Taken at face value The Forestale by solo indie dev Yorzh Aleksey isn't a particularly noteworthy game. A fairly standard 2.5D platformer, currently slated for release on Steam. It seems decent enough in a early 2000's kinda way, but the game itself isn't the interesting bit.
No, what makes The Forestale fascinating is that it's a full indie platformer developed entirely in the GZDoom engine. Yes, that GZDoom engine. The one that powers the likes of The Adventures Of Square, Castlevania: Simon's Destiny and, yes, even Brutal Doom. I've said it before, but Doom really is everything now.
This isn't the only really esoteric project made with GZDoom, by any means, but it does appear to be one of the most polished standalone releases in a completely different genre. Without being told about the tech powering it, you'd never know that under that cute polygonal facade lies the heart of DOS's most venerable FPS engine, albeit with literal decades of tweaking, tuning and enhancements. One thing remains a constant though: A lot of the GZDoom community have trouble capturing good footage, as the stuttery trailer below proves yet again.
I sass because I love - it's an impressive project, but you're better off taking a peek at this long-form developer gameplay video instead. Or at least skimming through it.
I think over the next few years, we'll see a lot more projects like this. A surprising number of up-and-coming indie talents are cutting their teeth with GZDoom before any other engine because it's so easy to create content with at a basic level. With the likes of GZDoom Builder, creating a basic level is literally as easy as drawing a rough dungeon floor-plan on paper. Importing new models, scripting and art assets is as easy as dragging and dropping files into a folder now. You'd be surprised at how many current Doom modders are younger than the game itself.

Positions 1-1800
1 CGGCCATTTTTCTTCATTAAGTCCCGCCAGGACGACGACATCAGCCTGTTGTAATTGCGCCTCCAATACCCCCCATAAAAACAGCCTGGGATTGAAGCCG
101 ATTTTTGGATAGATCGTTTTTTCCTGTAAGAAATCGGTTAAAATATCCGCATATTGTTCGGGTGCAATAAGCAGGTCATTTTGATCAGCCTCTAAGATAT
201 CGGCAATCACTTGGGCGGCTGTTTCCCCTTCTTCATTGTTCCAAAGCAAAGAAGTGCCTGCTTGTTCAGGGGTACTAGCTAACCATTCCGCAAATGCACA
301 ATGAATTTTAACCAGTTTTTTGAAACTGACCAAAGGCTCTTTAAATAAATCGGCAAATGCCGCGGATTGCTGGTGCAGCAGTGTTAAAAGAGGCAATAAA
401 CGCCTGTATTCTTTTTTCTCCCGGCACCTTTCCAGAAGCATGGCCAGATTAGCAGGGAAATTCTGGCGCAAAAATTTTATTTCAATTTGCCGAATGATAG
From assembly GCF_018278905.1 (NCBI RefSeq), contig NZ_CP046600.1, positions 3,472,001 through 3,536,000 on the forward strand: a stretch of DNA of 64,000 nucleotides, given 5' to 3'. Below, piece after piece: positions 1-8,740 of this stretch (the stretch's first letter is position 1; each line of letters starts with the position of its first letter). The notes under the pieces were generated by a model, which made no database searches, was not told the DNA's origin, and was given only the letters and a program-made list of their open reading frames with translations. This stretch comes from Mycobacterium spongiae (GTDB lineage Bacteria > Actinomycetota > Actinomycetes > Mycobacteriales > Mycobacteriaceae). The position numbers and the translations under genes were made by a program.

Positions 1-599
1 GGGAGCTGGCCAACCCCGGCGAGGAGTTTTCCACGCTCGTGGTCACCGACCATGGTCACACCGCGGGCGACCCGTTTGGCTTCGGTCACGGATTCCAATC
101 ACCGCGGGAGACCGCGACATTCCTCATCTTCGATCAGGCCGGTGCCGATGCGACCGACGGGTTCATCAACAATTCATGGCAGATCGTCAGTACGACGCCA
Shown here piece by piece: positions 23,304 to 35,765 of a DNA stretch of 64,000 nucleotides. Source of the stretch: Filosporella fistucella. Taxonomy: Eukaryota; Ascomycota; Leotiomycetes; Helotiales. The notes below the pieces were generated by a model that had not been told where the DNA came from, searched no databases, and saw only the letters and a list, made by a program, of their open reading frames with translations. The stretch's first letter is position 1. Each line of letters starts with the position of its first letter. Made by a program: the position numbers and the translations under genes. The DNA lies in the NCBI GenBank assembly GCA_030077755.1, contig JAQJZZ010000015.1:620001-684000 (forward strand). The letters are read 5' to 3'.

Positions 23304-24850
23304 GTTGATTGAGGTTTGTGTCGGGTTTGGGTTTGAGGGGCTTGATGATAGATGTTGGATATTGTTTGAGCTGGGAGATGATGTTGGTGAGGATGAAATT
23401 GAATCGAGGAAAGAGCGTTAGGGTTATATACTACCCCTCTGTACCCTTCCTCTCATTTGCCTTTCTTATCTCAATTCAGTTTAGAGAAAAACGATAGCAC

As for weird mashups of platformer and GZDoom, I've already mentioned Castlevania: Simon's Destiny above, but from the same creator, I'm eagerly awaiting the release of The Golden Souls 2 this summer, a full-game-length mashup of Super Mario World and classic Doom. Gunning down thousands of demons has never been so cheerful. Fans of DOS-era platformers might want to check out Hocus Pocus Doom, unsurprisingly a reimagining of Apogee's early platformer Hocus Pocus as an FPS. Somehow, it works, despite replicating its gameplay mechanics almost completely.
So, have you lot made anything from this weirdly flexible engine? You don't have to have done anything as madly ambitious as Doom/Heroes of Might & Magic mashup The Reconquest or upcoming standalone PSX-styled cutesy fantasy FPS Memoirs of Magic, as seen above, and now with a playable demo. Even a single map, monster or a weapon is notable enough. Ain't no judging - we all start somewhere - so let's make this an end-of-the-week Show & Tell session, and maybe give a few tips to those eyeing those tools with envy.